Supermarket fun

The eternal shopper in me enjoys exploring foreign supermarkets for local products and cultural differences, and supermarkets here in the French Alps have pleasantly wide aisles to accommodate most busy times. When I first moved here, I appreciated the extra space after years of cursing the often overcrowded, narrow-aisled supermarkets in England. However, returning to an English supermarket last weekend, I can now appreciate how much better it can be.

More than one supermarket in Annecy has some staff on rollerblades who can help customers quickly. Handy eh? Yeah, except customers also must weigh and price their own fruit and veg, and if you forget to weigh something, don’t expect a rollerblader to help. You must run back to weigh the offending item, much to the huffing of those in the queue behind you. And that’s not where the fruit and veg problems end. This summer, checkout staff have questioned me over (my correct) pricing of grapes, lettuces and a watermelon. The results were more sighs from the queue as the inevitable long and pointless discussion in French began about each item.

Speaking of queues, one French supermarket introduced “La ligne bleu” — a thin blue sticker that runs the length of the shop just a few metres from the checkouts. If a checkout queue ends up beyond the blue line, more checkouts will be opened — except they never are. The line is now cracked and disappearing and presumably abandoned from the start. But then, maybe the French aren’t so bothered about queuing — or at least that’s what one couple in front of me thought, when after bagging their items (because the staff merely throw things in your direction after scanning them, leaving you to bag as quickly as they throw or face smashed eggs as the next item is flung), they couldn’t pay, so one ran off to get money. After 20 minutes, the other one explained that her boyfriend had driven home to get some money and might be a while. Who does that? I was buying just a few items, but with no express checkouts, I had no choice but to pick up my items again and join the back of another queue — which extended beyond la ligne bleu of course.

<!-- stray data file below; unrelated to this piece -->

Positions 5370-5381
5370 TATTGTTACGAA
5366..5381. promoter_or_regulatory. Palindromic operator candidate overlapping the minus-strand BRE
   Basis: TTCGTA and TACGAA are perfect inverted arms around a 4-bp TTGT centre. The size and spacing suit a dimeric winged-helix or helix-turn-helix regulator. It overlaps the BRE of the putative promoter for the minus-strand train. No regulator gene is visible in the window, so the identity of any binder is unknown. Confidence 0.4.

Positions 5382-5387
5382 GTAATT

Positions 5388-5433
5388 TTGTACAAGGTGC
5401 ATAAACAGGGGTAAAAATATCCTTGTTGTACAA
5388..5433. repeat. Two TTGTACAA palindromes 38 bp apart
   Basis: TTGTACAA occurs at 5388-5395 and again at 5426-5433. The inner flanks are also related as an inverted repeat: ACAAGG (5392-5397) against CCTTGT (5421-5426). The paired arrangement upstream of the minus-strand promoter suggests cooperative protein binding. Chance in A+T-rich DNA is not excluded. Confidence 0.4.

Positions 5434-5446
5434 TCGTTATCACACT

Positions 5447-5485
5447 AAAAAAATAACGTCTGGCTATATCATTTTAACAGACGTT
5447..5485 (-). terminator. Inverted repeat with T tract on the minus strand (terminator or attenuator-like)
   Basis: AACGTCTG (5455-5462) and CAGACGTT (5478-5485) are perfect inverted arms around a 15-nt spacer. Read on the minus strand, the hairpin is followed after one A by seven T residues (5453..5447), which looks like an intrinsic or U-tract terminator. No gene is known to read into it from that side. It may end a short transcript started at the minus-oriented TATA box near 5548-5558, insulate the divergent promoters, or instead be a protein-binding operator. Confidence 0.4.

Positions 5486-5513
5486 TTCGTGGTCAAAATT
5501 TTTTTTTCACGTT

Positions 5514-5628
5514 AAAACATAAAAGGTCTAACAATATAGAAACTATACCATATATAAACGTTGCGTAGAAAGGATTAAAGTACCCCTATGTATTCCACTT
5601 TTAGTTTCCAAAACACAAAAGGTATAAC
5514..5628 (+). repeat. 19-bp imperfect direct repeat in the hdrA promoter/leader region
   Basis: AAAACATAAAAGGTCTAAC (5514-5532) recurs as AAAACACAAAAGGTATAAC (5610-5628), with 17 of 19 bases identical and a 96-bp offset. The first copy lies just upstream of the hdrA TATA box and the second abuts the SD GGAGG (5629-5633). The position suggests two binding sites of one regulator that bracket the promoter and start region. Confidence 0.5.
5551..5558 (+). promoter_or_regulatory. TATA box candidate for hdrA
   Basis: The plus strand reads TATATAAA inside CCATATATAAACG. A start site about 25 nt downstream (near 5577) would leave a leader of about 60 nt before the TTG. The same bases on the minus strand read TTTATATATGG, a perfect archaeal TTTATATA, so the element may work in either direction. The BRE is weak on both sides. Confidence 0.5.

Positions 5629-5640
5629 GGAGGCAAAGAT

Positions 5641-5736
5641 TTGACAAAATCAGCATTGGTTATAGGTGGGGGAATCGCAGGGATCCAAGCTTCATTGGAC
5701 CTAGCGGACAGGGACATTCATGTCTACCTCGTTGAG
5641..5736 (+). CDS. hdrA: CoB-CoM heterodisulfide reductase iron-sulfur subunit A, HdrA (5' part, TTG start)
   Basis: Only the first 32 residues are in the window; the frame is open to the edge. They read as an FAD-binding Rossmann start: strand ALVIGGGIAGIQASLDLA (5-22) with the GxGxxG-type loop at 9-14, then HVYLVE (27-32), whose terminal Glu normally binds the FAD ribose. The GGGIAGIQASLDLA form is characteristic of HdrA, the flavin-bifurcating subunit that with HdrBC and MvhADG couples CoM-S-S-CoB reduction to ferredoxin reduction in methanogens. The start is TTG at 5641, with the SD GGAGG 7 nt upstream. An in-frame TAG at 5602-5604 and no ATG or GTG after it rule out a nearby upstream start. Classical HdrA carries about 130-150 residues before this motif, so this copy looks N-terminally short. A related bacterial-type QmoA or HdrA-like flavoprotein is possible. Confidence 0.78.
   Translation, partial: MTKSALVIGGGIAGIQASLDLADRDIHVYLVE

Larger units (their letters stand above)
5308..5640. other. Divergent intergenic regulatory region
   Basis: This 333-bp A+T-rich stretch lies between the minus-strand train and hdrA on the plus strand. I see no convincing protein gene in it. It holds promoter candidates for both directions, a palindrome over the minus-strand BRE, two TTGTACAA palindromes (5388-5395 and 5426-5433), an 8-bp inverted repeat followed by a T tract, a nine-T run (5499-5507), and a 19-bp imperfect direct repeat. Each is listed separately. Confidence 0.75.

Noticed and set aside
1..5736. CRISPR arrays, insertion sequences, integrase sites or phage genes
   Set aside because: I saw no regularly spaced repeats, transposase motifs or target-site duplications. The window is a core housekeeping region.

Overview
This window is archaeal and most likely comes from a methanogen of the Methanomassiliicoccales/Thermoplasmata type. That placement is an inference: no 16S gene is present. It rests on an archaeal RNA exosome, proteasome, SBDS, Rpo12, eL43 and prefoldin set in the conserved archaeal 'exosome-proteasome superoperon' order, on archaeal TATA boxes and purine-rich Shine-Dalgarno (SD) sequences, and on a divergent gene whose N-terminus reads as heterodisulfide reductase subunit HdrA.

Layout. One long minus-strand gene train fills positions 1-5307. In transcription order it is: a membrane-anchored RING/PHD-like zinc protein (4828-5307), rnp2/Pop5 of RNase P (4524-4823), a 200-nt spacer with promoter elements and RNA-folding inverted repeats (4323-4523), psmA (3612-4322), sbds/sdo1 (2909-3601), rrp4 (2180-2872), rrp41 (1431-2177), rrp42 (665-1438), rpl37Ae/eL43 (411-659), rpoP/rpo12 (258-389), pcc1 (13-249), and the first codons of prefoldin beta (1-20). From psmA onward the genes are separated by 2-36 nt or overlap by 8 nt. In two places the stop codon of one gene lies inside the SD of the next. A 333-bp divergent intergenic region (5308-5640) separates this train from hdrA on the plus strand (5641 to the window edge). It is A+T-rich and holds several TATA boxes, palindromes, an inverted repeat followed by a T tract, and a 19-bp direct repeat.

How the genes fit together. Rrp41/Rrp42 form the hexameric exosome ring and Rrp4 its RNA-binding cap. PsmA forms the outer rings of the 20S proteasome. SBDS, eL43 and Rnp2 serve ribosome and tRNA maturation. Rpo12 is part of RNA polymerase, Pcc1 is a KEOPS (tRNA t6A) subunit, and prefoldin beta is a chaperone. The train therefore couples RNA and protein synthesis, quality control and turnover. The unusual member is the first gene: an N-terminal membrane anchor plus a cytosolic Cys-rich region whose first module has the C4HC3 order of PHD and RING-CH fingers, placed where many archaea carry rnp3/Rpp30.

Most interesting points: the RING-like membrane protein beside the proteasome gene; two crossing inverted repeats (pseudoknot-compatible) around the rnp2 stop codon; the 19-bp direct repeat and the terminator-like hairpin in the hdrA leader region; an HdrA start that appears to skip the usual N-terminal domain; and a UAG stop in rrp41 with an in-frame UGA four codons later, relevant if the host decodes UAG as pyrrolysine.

Meanwhile back in England, the checkout boy apologised for keeping me waiting (just three minutes while he took payment from the only other customer). He scanned and priced my fruit correctly and bagged it up for me, adding points to my loyalty card for bringing my own bags. If only English supermarkets would deliver to where I am in France. God knows the French ones don’t.

About

I'm a technical author, journalist and writer from Australia who has been living in Europe since 2000 and exploring the world from there. My passions are writing, snow sports and travel.

Posted in Uncategorized Tagged with: , , ,
7 comments on “Supermarket fun
  1. Steph says:

    All so familiar! The blue line is a total laugh. At the big Carrefour I go to, there are always queues stretching way beyond it and none of the staff does anything about opening new tills. Wishful thinking on the managers’ parts. But I’m impressed by the staff on rollerblades. We don’t get those in Creuse!

  2. Ron says: